The approval of the Unified Family Law is the culmination of a decade of efforts to secure comprehensive legislation which protects Bahraini families from both the Sunni and Shia communities. The result is that all Bahrainis now have equal access to justice concerning personal issues like marriage, divorce, child custody and inheritance rights.

After blocs of MPs in previous parliaments blocked progress to this end, it was particularly important to see this measure approved by more than two-thirds of MPs in the elected chamber, representing all segments of Bahrain’s diverse society.

The Bahrain Women’s Union, the Supreme Council for Women, Shura MPs, women’s rights activists, as well as the Bahrain Government itself, have all played significant roles in bringing us to where we are today. The Unified Family Law comes hot on the heels of other valuable legislation, such as Bahrain’s enhanced accession to the UN Convention on the Elimination of all Forms of Discrimination against Women (CEDAW) and the Domestic Violence Law, passed in 2015. 

These are all important milestones in enhancing the rights and freedoms of Bahraini women and families and we can be jointly proud of these achievements.

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As protests flared in Manama in February 2011, Iran quickly saw an opportunity. In this section we look at the various aspects of Iran’s support for militant groups in Bahrain after 2011. The various dynamics of Iran’s involvement at the outset of the protests can be summarized as follows: Propaganda support through Iran’s dense network of media outlets; providing training, funding and logistical support to militants; and the provision of weapons.

Previous sections

Part 1: Beginnings of militancy – 1950-1990

Part 2: Evolution of militancy – 1990-2011

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The 2011 unrest in Bahrain galvanized militant groups which quickly gained control over the protest movement; taking it in a more sectarian and revolutionary direction. Iran also saw an opportunity and began cultivating militant entities with the aim of engineering regime change and expanding its influence inside the GCC. The result was a growing pattern of terrorist activity targeted mainly against the police, but also against civilian targets.

In the second half of this section we look at Sunni militancy; in particular the radicalizing effect of ISIS in Iraq and Syria after 2014, which inspired a small but significant number of Bahrainis to associate themselves with this jihadist movement. After threats were made against mosques and institutions the authorities introduced measures to crack down on these militants. Previous sections of the Militancy in Bahrain series can be found below:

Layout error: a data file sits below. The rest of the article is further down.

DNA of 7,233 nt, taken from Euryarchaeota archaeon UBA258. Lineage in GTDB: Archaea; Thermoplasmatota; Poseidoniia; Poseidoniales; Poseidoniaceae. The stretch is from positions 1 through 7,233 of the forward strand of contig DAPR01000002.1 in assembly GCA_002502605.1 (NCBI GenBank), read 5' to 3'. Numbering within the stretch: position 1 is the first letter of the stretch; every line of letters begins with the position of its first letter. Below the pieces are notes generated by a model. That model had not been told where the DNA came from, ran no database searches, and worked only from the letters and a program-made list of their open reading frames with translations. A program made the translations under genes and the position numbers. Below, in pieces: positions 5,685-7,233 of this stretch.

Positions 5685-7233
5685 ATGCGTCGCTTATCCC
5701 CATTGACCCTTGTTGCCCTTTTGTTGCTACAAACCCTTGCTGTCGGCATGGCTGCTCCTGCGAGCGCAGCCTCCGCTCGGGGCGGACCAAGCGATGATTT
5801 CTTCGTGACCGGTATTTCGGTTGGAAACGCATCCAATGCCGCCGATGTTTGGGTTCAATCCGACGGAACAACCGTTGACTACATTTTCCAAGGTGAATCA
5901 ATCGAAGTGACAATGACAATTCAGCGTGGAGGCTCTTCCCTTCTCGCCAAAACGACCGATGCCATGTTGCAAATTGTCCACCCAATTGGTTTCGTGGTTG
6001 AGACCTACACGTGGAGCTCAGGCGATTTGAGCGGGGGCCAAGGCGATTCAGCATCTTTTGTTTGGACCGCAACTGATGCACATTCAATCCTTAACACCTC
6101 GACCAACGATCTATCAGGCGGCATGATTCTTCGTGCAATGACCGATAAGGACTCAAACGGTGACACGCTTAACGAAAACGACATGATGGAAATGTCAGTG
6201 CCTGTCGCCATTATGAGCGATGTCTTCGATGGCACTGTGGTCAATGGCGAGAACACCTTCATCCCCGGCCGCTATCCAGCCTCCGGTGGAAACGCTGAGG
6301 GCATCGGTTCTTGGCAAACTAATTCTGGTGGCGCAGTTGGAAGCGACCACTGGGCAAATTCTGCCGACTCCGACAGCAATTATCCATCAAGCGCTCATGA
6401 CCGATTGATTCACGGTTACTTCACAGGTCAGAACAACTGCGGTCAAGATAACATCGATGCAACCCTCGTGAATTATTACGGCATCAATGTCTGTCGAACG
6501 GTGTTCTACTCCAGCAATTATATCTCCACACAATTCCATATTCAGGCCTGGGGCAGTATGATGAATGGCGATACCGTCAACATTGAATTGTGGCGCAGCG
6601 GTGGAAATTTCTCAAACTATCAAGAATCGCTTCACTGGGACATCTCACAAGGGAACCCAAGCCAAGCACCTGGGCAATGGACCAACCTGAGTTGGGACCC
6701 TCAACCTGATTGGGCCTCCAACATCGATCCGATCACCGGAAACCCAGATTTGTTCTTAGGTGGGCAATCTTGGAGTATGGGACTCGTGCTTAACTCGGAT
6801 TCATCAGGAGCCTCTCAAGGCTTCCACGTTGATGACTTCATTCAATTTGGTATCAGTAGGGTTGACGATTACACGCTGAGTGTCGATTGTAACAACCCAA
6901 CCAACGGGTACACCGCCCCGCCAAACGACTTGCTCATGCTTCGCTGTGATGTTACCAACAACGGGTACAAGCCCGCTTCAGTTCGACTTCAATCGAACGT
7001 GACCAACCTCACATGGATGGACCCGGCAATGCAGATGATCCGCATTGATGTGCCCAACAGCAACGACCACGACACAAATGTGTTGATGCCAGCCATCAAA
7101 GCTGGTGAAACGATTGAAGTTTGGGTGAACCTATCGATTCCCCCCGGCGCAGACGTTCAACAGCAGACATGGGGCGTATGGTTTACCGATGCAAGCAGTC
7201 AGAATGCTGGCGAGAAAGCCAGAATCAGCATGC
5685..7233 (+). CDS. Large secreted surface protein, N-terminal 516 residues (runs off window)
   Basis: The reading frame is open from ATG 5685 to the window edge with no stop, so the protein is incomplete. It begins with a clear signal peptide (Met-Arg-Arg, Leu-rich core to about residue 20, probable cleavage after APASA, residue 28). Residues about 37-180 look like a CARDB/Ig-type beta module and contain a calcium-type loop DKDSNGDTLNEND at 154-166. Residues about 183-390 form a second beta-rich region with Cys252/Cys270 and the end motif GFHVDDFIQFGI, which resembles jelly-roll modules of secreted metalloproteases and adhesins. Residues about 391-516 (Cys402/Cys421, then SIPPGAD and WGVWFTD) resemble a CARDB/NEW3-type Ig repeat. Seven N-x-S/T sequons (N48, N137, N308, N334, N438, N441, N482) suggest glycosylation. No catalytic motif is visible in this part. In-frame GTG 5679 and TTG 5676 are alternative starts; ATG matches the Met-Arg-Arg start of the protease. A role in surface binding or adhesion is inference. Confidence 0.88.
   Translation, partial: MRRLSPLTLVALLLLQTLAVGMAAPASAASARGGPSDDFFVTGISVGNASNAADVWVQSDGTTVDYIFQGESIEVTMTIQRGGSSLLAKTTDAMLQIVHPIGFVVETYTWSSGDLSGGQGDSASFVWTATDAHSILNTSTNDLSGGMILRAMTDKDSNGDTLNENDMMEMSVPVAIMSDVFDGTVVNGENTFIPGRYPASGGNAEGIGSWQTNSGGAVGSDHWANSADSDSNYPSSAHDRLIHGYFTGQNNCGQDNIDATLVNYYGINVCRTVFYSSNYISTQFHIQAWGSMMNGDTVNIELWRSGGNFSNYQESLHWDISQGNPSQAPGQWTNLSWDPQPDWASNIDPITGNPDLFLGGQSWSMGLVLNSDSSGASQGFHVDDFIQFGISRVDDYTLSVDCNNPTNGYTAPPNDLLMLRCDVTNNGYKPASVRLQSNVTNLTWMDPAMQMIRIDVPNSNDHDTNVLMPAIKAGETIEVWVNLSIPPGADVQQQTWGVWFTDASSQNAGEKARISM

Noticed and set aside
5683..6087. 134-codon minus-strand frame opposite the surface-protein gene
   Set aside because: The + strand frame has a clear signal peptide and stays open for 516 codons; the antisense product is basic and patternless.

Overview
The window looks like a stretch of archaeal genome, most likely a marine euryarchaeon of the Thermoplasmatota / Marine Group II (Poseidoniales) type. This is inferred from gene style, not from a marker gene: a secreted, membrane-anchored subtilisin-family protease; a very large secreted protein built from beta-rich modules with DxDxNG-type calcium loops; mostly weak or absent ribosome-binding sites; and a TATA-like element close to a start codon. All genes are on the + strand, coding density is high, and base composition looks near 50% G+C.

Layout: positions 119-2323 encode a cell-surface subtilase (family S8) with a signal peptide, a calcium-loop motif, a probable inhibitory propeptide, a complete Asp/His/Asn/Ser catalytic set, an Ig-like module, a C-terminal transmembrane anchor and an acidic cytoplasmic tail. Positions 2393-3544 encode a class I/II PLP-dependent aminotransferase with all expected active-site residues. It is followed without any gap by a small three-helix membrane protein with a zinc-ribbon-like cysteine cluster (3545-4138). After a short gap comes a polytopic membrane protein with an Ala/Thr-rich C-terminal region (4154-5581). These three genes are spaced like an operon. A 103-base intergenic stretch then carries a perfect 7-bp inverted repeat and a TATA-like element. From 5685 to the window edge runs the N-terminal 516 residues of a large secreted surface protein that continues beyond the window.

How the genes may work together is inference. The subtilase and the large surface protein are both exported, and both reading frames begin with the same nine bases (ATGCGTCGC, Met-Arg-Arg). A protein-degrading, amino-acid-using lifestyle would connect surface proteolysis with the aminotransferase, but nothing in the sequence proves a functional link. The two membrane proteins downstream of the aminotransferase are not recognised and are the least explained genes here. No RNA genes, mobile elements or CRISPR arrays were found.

Part 1: Beginnings of militancy – 1950-1990

Part 2: Evolution of militancy – 1990-2011

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Militancy in Bahrain Part 3: Eruption – 2011

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On 14 February 2001, over 98 percent of Bahrainis voted in favour of King Hamad’s new constitution, the National Action Charter, which ushered in a new phase of political participation; allowing oppositionists to return from exile, establish political parties and stand for Parliament. This chapter relates what happened exactly a decade later on 14 February 2011 when this consensus collapsed and militants who had spent the past decade trying to destabilize the political scene succeeded in wresting back the agenda. Previous segments of this series can be accessed below:

Part 1: Beginnings of militancy – 1950-1990

Part 2: Evolution of militancy – 1990-2011

Tensions prior to 14 February 2011

The 2011 unrest occurred following a long period of escalating activity by opposition militants. As we saw in the previous section, the establishment of the Haqq movement in 2006 as a splinter group from Al-Wefaq Islamic Society, resulted in a steadily escalating pattern of rioting and violence against the security forces by militants opposed to Bahrain’s parliamentary system. The primary instigators were figures like Hassan al-Mushaima and Abduljalil Singace from Haqq; the Wafa movement led by Abdulwahab Hussein and Abduljalil Miqdad, and the outlawed BCHR led by Abdulhadi al-Khawaja and Nabeel Rajab.

All three movements collaborated closely and engaged in weekly bouts of tyre-burning, rioting and ambushing police as they moved in and sought to restore order and remove roadblocks. Such attacks using Molotov cocktails resulted in numerous police casualties, including the notorious killing of police officer Majid Asghar in Karzakan village on 9 April 2008.

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